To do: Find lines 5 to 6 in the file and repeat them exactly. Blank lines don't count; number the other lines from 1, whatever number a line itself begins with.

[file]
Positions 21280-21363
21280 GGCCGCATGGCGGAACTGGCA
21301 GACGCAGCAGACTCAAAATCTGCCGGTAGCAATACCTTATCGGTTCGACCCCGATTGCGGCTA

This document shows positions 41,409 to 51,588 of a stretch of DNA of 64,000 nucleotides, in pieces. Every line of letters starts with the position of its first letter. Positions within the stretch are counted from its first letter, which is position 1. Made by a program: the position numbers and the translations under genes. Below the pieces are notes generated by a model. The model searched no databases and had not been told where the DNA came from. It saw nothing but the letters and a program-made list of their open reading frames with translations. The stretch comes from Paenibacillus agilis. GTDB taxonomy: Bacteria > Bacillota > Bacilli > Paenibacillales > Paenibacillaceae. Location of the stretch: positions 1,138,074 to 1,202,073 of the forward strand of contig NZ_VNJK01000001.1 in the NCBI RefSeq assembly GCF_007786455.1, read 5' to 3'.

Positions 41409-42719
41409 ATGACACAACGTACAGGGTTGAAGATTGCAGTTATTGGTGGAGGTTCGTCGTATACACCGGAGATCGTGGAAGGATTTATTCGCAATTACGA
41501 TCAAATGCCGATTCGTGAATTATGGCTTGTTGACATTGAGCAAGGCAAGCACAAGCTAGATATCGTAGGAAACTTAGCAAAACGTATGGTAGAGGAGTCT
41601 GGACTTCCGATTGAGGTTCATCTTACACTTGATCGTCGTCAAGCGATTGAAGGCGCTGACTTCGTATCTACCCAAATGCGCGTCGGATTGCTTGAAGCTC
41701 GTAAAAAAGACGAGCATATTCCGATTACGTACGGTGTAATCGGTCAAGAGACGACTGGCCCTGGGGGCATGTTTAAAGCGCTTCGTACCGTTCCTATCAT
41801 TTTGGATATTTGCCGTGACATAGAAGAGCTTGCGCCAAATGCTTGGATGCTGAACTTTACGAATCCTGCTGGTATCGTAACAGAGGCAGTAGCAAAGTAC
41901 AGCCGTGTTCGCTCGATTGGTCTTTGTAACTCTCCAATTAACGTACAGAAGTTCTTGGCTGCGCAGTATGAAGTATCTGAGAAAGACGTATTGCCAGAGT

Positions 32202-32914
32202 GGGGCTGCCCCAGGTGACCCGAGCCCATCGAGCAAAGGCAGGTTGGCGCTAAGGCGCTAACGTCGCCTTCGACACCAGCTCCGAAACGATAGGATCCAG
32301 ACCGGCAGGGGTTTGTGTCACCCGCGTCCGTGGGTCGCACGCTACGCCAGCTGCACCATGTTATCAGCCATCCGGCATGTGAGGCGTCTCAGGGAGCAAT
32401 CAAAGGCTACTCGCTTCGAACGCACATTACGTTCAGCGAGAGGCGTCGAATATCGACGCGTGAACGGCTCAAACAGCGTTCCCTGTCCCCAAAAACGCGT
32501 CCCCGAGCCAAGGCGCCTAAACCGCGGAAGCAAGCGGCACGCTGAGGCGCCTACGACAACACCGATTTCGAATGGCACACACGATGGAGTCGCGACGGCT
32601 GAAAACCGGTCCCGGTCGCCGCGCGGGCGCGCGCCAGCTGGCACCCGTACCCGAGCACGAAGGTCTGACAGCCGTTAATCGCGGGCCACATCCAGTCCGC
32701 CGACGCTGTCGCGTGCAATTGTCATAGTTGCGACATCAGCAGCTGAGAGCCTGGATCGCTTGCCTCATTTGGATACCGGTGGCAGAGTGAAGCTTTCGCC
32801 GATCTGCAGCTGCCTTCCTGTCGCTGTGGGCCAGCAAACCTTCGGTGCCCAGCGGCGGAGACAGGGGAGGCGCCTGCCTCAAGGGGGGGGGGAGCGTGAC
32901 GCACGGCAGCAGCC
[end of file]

Positions 41409-42719
41409 ATGACACAACGTACAGGGTTGAAGATTGCAGTTATTGGTGGAGGTTCGTCGTATACACCGGAGATCGTGGAAGGATTTATTCGCAATTACGA